Japanese researchers at Kyoto Prefectural University have created a mask that glows in the dark if COVID-19 is detected in a person’s breath or spit. They did this by coating masks with a mixture containing ostrich antibodies that react when they contact the SARS‑CoV‑2 virus. The filters are then removed from the masks and sprayed with a chemical that makes COVID-19 (if present) viewable using a smartphone or a dark light. The experts hope that their discovery could provide a low-cost home test to detect the virus.

Yasuhiro Tsukamoto, veterinary professor and president of Kyoto Prefectural University, explains the benefits of such a technology: “It’s a much faster and direct form of initial testing than getting a PCR test.”

Tsukamoto notes that it could help those infected with the virus but who show no symptoms and are unlikely to get tested — and with a patent application and plans to commercialize inspection kits and sell them in Japan and overseas within the next year, the test appears to have a bright future. However, this all hinges on large-scale testing of the mask filters and government approval for mass production. 

Remarkably, this all came with a little help from ostriches.

The ostrich immune system is one of the most potent on Earth

To make each mask, the scientists injected inactive SARS‑CoV‑2 into female ostriches, in effect vaccinating them. Scientists then extracted antibodies from the eggs the ostriches produced, as the yolk transfers immunity to the offspring – the same way a vaccinated mother conveys disease resistance to her infant through the placenta.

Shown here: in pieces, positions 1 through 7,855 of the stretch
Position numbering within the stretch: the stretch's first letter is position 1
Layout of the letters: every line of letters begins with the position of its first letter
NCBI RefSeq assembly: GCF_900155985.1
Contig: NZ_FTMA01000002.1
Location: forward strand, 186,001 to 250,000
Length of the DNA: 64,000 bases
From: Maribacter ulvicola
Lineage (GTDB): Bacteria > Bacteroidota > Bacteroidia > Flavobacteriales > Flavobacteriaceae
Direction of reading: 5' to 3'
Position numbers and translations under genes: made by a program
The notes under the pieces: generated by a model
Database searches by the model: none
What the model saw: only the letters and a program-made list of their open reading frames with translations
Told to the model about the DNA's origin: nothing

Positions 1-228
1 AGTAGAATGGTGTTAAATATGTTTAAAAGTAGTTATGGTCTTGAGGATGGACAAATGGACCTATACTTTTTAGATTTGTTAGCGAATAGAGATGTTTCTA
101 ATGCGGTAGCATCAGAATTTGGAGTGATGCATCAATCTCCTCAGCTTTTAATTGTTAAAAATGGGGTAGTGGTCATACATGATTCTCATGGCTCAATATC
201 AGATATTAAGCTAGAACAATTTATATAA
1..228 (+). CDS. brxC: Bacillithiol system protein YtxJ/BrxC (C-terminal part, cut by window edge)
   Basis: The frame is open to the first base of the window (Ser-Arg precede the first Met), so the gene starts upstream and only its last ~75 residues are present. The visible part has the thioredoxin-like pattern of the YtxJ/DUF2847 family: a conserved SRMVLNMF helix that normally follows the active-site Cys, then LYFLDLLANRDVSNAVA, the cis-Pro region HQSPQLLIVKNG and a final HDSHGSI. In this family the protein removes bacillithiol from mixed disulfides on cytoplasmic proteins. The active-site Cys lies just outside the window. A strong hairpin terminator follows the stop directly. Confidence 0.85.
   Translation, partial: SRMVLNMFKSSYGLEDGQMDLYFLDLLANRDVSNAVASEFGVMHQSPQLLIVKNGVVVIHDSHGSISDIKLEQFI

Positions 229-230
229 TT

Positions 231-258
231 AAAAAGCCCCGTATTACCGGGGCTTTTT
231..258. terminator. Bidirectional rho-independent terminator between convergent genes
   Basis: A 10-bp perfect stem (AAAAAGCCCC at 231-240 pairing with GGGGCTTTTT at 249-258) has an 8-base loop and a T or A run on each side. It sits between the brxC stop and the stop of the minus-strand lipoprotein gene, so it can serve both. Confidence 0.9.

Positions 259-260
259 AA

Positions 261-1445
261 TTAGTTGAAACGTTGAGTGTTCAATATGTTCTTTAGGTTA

An ostrich egg yolk is perfect for this job as it is nearly 24 times bigger than a chicken’s, allowing a more significant number of antibodies to form. Additionally, immune cells are also produced far more quickly in these birds—taking a mere six weeks, as opposed to chickens, where it takes twelve.

Because ostriches have an extremely efficient immune system, thought to be the strongest of any animal on the planet, they can rapidly produce antibodies to fight an enormous range of bacteria and viruses, with a 2012 study in the Brazilian Journal of Microbiology showing they could stop Staphylococcus aureus and E. coli in their tracks – experts also predict that this bird will be instrumental in fending off epidemics in the future.

Tsukamoto himself has published numerous studies using ostrich immune cells harvested from eggs to help treat a host of health conditions, from swine flu to hair loss.

Your smartphone can image COVID-19 with this simple test

The researchers started by creating a mask filter coated with a solution of the antibodies extracted from ostriches’ eggs that react with the COVID-19 spike protein. After they had a working material, a small consort of 32 volunteers wore the masks for eight hours before the team removed the filters and sprayed them with a chemical that caused COVID-19 to glow in the dark. Scientists repeated this for ten days. Masks worn by participants infected with the virus glowed around the nose and mouth when scientists shone a dark light on them.

In a promising turn, the researchers found they could also use a smartphone LED light to detect the virus, which would considerably widen the scope of testing across the globe due to its ease of use. Essentially, it means that the material could be used to the fullest in a day-to-day setting without any additional equipment.

“We also succeeded in visualizing the virus antigen on the ostrich antibody-carrying filter when using the LED ultraviolet black light and the LED light of the smartphone as the light source. This makes it easy to use on the mask even at home.”

To further illustrate the practicability of the test, Tsukamoto told the Kyodo news agency he discovered he was infected with the virus after he wore one of the diagnostic masks. The diagnosis was also confirmed using a laboratory test, after which authorities quarantined him at a hotel.

Next, the team aims to expand the trial to 150 participants and develop the masks to glow automatically without special lighting. Dr. Tsukamoto concludes: “We can mass-produce antibodies from ostriches at a low cost. In the future, I want to make this into an easy testing kit that anyone can use.”